By Morgan Norval
Copyright 1989 Published by: Selous Foundation Press, Washington DC
ISBN: 0-944273-03-3 Library of Congress Catalog Card Number: 89-62602
NOTE Page numbers appear between [square brackets] at the start of the page. Footnotes appear in red, and appear at the end of the chapter, although in the original book they appear at the foor of the page in question.
There have been several popular misconceptions over the role of the Cubans in southern Africa. The most widely held canard is that they are in Angola to protect the Luanda government from the ravages of the South African Defense Force, which has "repeatedly violated the territorial integrity of the People's Republic of Angola." This version is nothing but solid Marxist propaganda.
So prevalent is this myth that its essence was included in the bilateral protocol signed between Castro's Cuba and Communist Angola for the withdrawal of Cuban forces from Angola. The preamble among other things states: "That the acceptance and strict fulfillment of the preceding provisions eliminate the causes which motivated the request by the Government of the People's Republic of Angola-in legitimate use of its rights envisioned by Article 51 of the United Nations Charter-for the sending into Angolan territory of a Cuban internationalist military contingent to insure, together with the FAPLA [the Angolan Government army], its territorial integrity and sovereignty against the invasion and occupation of a part of its territory"1
To have any credibility and to sustain itself over long periods of time, a lie or myth must contain a grain of truth somewhere in its makeup. Such is the case surrounding the myth concerning the Cuban presence in Angola.
The South Africans have over the years made numerous incursions into Angola in either their counterinsurgency role against SWAPO or to help UNITA resist the onslaught of Soviet-directed offensives against its capital.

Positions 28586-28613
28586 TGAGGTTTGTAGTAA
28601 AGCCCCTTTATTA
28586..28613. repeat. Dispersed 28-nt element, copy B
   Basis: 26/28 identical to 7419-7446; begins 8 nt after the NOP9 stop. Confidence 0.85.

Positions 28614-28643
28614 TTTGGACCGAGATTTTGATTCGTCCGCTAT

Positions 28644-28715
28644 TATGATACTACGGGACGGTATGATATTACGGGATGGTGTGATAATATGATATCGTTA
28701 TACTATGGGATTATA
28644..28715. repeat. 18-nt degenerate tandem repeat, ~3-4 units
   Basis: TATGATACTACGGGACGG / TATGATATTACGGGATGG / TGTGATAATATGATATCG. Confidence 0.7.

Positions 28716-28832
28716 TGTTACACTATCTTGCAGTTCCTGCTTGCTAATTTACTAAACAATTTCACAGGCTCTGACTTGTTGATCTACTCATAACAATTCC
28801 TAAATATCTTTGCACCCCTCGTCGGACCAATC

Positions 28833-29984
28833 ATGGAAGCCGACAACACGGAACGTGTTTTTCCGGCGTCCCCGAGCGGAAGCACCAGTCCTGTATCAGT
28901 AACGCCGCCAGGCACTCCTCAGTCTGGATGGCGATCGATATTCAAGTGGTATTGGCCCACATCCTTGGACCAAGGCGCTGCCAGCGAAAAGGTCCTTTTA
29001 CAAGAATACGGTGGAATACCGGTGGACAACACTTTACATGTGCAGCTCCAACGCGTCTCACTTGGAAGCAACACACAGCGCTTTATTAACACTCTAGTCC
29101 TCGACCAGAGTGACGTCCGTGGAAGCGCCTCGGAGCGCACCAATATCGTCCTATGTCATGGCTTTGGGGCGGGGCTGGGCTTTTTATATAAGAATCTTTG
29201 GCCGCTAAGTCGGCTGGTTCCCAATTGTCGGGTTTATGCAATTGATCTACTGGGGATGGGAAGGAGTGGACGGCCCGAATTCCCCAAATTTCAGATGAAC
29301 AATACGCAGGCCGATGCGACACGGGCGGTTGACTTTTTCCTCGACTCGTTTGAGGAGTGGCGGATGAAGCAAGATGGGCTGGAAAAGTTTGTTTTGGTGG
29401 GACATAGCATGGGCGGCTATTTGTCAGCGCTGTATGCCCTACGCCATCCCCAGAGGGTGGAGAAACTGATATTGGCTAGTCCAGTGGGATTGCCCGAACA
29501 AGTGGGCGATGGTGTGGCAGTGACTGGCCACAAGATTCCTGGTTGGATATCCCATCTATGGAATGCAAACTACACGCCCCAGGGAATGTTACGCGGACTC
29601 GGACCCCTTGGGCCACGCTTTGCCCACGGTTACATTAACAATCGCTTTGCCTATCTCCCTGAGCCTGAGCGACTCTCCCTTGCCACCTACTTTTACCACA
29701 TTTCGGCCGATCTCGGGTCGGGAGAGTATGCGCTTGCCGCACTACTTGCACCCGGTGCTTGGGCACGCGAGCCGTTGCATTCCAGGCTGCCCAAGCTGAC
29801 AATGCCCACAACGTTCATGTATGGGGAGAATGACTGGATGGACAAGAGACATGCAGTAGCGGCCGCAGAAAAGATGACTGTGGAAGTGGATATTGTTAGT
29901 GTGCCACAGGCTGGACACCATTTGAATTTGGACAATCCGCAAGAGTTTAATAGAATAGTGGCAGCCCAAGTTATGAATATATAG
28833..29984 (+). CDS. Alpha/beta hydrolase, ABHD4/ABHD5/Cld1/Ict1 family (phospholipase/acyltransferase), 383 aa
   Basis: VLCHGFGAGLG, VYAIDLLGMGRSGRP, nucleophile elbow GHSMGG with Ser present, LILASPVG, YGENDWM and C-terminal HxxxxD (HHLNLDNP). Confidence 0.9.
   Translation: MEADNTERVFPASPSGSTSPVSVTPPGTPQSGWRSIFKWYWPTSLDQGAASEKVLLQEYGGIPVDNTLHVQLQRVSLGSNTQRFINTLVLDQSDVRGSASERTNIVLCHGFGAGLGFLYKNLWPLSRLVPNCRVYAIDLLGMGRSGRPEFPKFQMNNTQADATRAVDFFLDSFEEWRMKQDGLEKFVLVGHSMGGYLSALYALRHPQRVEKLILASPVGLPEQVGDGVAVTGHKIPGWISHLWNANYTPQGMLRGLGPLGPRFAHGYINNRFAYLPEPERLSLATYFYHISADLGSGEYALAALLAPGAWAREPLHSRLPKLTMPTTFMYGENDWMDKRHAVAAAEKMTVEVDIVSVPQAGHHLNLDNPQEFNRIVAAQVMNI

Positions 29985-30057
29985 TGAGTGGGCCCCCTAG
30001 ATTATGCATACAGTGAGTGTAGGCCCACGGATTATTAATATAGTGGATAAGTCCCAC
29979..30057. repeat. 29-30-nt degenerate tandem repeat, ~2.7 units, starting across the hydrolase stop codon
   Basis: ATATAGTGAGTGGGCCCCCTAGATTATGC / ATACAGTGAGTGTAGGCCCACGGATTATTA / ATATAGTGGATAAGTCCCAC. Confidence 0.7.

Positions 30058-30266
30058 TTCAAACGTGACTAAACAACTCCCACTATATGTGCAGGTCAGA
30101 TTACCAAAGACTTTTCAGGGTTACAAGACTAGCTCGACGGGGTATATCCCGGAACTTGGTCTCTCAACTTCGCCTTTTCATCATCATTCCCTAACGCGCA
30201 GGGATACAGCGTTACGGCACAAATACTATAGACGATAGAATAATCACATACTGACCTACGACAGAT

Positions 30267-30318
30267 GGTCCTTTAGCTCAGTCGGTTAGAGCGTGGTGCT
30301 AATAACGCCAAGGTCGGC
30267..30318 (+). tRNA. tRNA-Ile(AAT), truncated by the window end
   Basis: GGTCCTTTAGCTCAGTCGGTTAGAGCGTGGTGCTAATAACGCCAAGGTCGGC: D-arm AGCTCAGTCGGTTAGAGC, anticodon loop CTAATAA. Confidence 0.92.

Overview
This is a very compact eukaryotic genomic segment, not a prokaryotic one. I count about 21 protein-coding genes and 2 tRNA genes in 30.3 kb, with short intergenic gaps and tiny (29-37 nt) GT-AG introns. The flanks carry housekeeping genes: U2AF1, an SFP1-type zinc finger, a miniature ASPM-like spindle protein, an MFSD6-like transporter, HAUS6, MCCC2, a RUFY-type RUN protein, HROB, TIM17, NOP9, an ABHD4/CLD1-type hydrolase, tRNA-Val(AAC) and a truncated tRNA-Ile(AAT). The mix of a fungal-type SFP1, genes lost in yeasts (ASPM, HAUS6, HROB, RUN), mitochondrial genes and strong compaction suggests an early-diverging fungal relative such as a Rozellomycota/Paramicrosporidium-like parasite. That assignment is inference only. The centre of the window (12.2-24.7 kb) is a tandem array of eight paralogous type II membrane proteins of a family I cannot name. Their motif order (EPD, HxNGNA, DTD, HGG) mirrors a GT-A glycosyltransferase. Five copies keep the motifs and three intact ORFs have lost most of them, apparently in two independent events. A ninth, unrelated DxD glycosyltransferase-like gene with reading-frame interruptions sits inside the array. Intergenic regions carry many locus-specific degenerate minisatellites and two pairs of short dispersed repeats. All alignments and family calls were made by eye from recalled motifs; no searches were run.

For a while, after Operation ASKARI in 1983-84, South Africa had occupied strategic bases in southern Angola from which it monitored and countered SWAPO's infiltration activity directed at Owamboland. Technically, this was an occupation of Angolan territory, but there was no movement by the South Africans to make it permanent. In fact South Africa quickly resorted to diplomacy in an attempt to eradicate the cause of its action-SWAPO activity originating from Angolan territory and directed at Namibian citizens in Namibia.
To put the Cuban presence in Angola in its proper perspective, it is necessary to go back and examine events centered around the Portuguese withdrawal from Angola in 1975.
There were three liberation movements in Angola that were not only trying to kick the Portuguese out of the country, but also seeking to assume power in their place. They were: the Frente National de Libertacio de Angola (FNLA), the Movimento Popular de Libertacio de Angola (MPLA) and the Uniao National para a Indepencia de Angola (UNITA).
Of the three movements, the FNLA was considered to be the strongest militarily. It had concentrated all it efforts to develop its military prowess at the expense of economic, political and cultural considerations. It opened the guerrilla war against the Portuguese with a February 4, 1961 attack in Luanda on the post office and several police and army barracks.
Under the leadership of Holden Roberto and based in Zaire, the FNLA had over the years built up, at least on paper, a formidable military force numbering about 10,000 men. However, FNLA's ability was in theory only Its leadership was corrupt, its soldiers poorly trained, lacked leadership and zeal for fighting. The Portuguese had largely neutralized it by 1974.
Although the FNLA fired the first shots in the armed confrontation with Portugal, it was not the oldest of the three movements. That distinction belonged to the MPLA. It was founded in Luanda in December 1956 by Dr. Antonio Agostinho Neto and several communist radicals of mulatto origin. Although it claimed to be the "peoples party", the MPLA was a minority party limited to the mixed blood community in and around Luanda and to the Mbunda tribe whose lands were adjacent to Luanda.